Why were colonists angry about British officers using writs of assistance?

Writs of assistance angered colonists because they allowed for unwelcome invasions of privacy and more persecution of colonists.

When the unintentional British policy of “salutary neglect” came to an end, the British government began cracking down on American colonists.

They made laws restricting trade, imposed taxes on important documents (Stamp Act) and other items, and generally created laws benefiting the British economy but ignoring the American one.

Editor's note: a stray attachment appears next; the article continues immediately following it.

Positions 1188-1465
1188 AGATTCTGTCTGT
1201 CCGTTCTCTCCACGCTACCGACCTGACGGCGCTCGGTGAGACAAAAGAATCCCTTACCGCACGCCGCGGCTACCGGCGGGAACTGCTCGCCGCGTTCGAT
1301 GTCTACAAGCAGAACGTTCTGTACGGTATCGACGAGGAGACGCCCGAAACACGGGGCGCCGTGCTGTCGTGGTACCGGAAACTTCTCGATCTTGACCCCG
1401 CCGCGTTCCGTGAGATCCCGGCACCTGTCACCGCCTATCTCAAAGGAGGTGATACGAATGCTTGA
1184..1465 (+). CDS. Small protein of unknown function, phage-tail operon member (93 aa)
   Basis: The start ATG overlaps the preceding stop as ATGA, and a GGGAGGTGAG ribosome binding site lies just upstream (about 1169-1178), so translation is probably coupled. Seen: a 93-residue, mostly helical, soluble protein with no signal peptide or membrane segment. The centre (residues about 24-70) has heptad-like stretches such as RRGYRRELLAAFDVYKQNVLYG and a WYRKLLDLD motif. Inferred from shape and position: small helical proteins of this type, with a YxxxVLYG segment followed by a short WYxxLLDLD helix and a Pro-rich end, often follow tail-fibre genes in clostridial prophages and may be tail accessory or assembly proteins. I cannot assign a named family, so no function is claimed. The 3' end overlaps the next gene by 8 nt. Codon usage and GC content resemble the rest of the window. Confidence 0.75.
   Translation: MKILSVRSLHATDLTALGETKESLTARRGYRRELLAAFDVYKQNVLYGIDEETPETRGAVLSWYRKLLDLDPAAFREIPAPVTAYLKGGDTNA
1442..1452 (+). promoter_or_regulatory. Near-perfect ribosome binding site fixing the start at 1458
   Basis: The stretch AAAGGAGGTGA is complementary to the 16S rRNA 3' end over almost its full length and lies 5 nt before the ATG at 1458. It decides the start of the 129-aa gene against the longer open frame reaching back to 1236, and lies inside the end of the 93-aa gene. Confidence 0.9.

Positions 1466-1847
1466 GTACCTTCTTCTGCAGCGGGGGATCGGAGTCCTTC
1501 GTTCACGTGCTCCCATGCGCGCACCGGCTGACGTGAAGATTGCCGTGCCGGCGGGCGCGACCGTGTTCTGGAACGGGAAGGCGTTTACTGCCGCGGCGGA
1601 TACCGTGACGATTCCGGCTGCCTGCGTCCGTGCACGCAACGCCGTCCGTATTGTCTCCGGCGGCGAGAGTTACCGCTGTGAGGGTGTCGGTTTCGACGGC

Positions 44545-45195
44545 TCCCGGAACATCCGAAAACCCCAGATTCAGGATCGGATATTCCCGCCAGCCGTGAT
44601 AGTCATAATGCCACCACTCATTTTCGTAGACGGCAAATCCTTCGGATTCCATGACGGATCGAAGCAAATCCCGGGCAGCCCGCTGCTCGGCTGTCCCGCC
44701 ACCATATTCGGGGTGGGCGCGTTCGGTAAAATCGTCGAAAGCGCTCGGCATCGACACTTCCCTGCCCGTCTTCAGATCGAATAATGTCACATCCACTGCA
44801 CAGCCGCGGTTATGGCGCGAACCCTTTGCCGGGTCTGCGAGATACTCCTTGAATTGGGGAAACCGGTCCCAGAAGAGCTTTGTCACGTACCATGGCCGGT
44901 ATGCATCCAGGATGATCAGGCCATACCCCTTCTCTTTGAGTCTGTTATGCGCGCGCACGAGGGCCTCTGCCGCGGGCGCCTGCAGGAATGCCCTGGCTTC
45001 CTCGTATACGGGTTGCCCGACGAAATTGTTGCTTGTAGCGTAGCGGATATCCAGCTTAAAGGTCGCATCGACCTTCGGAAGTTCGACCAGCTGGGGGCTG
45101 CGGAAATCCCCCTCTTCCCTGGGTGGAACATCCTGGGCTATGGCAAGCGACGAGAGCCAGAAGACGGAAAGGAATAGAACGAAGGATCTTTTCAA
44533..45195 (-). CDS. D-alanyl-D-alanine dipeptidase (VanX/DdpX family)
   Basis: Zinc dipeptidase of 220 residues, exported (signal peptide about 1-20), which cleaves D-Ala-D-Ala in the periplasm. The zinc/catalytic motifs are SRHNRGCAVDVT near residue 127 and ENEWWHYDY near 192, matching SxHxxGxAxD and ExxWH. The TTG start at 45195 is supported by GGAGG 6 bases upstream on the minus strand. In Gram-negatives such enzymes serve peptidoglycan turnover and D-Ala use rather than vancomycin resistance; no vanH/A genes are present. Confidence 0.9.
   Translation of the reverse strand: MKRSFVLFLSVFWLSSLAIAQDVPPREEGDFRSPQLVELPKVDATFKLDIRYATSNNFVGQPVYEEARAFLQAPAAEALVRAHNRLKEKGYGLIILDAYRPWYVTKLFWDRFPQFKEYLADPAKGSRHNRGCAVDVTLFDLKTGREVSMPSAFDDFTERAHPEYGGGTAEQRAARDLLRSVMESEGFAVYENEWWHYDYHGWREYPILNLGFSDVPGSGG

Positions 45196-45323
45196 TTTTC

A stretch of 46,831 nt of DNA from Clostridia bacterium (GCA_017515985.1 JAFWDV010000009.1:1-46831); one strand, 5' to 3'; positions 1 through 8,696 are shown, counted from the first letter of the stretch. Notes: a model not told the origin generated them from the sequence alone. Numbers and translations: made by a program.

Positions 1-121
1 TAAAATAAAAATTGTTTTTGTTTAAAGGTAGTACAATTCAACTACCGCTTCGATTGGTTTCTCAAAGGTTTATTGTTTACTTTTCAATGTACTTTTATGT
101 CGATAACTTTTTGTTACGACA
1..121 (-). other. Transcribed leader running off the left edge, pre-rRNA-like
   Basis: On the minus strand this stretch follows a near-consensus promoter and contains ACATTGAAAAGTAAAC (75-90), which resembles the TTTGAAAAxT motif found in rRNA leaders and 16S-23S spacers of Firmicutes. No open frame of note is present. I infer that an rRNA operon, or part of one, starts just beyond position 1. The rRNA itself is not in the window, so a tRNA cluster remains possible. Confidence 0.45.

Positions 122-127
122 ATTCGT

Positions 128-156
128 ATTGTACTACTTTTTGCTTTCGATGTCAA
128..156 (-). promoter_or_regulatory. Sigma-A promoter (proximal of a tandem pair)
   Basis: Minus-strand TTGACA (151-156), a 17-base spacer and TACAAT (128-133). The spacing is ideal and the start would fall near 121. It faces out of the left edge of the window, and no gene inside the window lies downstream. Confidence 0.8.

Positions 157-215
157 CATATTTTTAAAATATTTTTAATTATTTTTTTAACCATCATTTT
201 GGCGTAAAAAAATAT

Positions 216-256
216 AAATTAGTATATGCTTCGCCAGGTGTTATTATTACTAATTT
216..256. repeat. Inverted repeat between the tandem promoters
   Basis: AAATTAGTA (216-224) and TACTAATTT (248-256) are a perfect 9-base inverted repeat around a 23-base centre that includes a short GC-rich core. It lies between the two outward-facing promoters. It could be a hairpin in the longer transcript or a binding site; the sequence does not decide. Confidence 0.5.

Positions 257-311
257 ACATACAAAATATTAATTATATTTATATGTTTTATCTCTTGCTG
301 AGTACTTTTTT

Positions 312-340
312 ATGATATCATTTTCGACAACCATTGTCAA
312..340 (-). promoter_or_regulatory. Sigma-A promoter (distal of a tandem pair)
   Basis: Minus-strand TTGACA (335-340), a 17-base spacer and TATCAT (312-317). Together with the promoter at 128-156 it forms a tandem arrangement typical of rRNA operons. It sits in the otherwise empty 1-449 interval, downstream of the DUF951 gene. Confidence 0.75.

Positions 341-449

When war broke out between the French and Indians against the Americans and British, the Brits sent soldiers to America to protect the colonies. However, when the war ended, these soldiers did not go home. Instead, they stayed in the colonies- legally allowed to live rent-free in the colonists’ homes.

Being that these soldiers were in the colonists’ homes, the British government took advantage and granted them ##Writs of Assistance##, allowing them to search their hosts’ homes for contraband: any untaxed documents or proof of smuggling or treason.

This obviously angered the colonists: not only were the British soldiers making themselves comfortable in American homes, but they were using this (unwilling) hospitality itself to incriminate colonists!

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